I really thought this was an interesting post. Although many people would probably put other words first to describe using blood as a material, I think it is very innovative (or even sustainable). Growing up on a farm, even I would not think much about where the blood of a slaughtered animal goes or that maybe it could have a use in architecture. Using blood instead of letting it go to waste, would actually make meat markets more sustainable because they would be producing less waste.
However, I think several things should be further expanded upon. According to Discovery News, Munro’s intended site for the use of blood bricks is in Egypt (1). Here is where mud brick is typically used, but they are susceptible to rain damage. This is what makes the blood bricks waterproof ability so helpful. Another thing is that although they are similar in strength to mud brick, they are no where near the strength of the bricks we commonly see (1). So there is no need to panic for their use in the states, at least to this point.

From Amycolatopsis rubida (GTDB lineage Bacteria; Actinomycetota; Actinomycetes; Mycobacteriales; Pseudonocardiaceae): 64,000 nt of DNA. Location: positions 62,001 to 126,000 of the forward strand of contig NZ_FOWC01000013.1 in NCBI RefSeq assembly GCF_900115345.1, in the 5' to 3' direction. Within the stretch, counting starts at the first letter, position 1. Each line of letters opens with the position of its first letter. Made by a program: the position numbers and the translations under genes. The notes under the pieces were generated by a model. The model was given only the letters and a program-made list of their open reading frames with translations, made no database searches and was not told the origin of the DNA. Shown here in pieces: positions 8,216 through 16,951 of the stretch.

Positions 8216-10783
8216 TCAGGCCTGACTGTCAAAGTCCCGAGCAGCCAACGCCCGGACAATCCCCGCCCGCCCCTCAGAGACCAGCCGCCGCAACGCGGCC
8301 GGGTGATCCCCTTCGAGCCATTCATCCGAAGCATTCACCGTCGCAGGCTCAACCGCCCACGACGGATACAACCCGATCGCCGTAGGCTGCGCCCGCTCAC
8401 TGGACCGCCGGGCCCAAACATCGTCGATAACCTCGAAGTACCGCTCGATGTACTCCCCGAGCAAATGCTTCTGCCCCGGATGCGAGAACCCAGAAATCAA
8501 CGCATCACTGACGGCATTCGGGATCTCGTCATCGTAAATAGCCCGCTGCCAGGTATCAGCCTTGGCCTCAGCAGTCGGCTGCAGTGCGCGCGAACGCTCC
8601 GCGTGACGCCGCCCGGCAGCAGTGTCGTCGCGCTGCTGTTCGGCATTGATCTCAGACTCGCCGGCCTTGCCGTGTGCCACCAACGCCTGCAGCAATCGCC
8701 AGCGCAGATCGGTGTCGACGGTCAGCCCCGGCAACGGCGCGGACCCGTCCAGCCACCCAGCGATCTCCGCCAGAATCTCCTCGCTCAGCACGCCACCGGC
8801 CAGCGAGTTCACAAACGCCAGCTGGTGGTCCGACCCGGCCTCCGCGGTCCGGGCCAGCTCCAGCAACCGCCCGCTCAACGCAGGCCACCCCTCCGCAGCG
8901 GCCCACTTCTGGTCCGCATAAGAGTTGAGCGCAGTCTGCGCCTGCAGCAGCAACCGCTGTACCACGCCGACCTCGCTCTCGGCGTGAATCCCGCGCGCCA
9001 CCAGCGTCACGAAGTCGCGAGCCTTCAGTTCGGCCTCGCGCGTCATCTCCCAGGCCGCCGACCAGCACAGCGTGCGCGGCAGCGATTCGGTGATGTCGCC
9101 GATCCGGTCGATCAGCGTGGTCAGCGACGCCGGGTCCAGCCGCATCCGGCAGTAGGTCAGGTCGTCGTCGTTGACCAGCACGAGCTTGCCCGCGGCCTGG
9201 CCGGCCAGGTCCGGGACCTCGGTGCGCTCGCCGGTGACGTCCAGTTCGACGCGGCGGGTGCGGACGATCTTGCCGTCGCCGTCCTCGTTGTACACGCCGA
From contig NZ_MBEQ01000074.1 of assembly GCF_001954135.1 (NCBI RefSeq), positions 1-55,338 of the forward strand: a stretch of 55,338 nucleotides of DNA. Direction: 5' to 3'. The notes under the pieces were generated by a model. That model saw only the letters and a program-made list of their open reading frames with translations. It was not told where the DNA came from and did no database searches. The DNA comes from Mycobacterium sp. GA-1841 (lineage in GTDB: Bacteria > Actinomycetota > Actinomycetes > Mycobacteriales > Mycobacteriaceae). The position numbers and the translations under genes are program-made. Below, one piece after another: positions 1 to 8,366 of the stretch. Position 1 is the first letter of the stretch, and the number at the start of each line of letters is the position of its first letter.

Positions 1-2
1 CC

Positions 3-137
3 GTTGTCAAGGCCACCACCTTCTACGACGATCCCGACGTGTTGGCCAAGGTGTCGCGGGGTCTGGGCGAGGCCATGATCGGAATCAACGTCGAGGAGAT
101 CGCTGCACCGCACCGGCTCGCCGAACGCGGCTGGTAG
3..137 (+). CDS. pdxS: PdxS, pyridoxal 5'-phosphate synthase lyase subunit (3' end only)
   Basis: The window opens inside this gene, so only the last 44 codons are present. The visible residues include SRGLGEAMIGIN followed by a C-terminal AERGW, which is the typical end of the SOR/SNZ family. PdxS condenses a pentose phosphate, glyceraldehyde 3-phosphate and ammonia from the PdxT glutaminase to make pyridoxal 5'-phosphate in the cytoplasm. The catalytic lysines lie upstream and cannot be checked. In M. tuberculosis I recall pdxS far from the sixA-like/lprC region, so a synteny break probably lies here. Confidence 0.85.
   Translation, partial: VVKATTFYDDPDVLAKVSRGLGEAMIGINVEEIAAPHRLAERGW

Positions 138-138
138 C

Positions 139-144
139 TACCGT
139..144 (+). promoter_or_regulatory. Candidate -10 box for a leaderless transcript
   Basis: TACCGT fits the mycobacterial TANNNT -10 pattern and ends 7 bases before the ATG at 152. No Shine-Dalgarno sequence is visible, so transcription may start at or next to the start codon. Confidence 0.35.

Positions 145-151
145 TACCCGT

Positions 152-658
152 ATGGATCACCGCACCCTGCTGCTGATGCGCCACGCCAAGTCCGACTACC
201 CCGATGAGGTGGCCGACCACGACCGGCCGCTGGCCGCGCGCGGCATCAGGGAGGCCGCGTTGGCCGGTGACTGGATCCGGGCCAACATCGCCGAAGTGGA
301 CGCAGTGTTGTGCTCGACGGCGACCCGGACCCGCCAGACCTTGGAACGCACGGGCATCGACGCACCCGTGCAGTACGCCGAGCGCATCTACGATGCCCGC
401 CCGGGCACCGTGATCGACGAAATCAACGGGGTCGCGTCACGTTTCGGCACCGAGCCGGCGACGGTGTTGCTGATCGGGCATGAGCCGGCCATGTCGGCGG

After further investigating this I came away with several questions. One was what if they tested the bricks strength by using blood of different animals? Because to this point, it appears that they only use bovine, or cow, blood. Another is how awesome would it be to build a project or exhibit out of this material? I imagine it by not revealing their actual material make-up until a person has completed their tour of the exhibit. I really think a lot of people would be intrigued until they found out what they are. However, as you mentioned that could cross some religious boundaries and have some negative effects. A last question, prompted by Geekosystem, What would keep pests from infesting buildings made of blood (2)? Wouldn’t it be asking for them to eat a free meal?
Regardless, awesome post!